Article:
In 1969, the four Gold children sneak into a grimy building in New York’s Lower East Side to visit a travelling psychic who claims to be able to tell anyone the date they will die. Over the years that follow, the siblings must choose how to live with the prophecies given to them that day.

Chloe Benjamin’s second novel is a sweeping family drama that examines the line between destiny and choice. The four Gold siblings leave the psychic each knowing the exact day they will die. Not all of them believe in the prophecy, but nevertheless it continues to haunt them throughout the years to come.

The story is told in four parts, each focusing on a different character: Simon, Klara, Daniel and Varya. The first two parts of the book, those telling Simon and Klara’s story, are definitely more interesting than the last two parts. The momentum seemed to fall away in the second half so I found myself less and less keen to pick it up and start reading again.

Although the blurb suggests a kind of magical realism, more than anything this book is concerned with family bonds and the ties that bind us to our siblings and parents. It follows the four Gold children throughout their lives as they struggle to reconcile who they want to be with who their family expects them to be, the family they grew up in with the family they create for themselves.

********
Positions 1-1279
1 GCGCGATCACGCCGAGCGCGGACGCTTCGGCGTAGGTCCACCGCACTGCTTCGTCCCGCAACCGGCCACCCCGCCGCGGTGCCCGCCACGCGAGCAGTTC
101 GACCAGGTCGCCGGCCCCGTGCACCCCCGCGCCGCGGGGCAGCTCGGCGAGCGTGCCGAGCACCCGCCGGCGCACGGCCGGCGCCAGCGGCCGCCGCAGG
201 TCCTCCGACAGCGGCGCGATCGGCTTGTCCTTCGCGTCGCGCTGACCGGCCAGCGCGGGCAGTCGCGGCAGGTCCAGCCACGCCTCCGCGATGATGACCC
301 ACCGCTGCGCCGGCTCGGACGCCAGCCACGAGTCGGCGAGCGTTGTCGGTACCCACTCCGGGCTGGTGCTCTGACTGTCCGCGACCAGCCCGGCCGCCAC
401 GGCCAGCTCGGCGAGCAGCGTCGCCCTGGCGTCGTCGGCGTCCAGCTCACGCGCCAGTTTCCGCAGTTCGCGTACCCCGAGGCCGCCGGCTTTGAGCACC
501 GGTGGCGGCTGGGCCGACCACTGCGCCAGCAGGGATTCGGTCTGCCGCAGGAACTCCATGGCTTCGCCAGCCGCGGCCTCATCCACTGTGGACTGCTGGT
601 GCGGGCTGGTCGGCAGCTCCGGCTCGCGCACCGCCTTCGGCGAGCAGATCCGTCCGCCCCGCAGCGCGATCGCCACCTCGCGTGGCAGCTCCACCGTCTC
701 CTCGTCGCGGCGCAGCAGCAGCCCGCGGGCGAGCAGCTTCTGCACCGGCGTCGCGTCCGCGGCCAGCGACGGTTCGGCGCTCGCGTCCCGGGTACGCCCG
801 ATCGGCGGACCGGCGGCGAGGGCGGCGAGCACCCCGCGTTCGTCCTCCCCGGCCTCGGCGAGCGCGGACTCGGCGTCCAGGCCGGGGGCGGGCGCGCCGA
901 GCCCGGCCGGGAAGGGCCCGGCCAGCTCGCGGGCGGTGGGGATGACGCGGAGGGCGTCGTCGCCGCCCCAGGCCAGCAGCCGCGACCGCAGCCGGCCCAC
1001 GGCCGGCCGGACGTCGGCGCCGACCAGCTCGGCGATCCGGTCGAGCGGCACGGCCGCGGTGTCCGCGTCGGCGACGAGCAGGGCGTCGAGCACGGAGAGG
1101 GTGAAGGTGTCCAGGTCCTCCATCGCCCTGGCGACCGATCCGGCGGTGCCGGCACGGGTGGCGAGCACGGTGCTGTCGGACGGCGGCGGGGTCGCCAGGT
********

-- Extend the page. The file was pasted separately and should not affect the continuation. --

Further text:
The Immortalists examines some interesting themes and asks some poignant questions: how would you live your life if you knew when you were going to die? I have no doubt this book is going to appear on many ‘best books of 2018’ lists, but for me it lacked an emotional connection. It’s hard to really care about characters who are, for the most part, unrelentingly miserable about their lives. There are also moments when the main characters act completely out of character and make ridiculous decisions that make no sense when compared with who the author set them up to be.

The secondary characters also feel as though they are waiting in the wings for the cue to walk on, recite their poignant monologue/backstory, and leave again.

The fun in this book lies in waiting to find out whether each character’s prophecy will come true and, if it does, how they will meet their demise. It’s enough to keep you reading, but perhaps not enough to make The Immortalists a truly memorable read.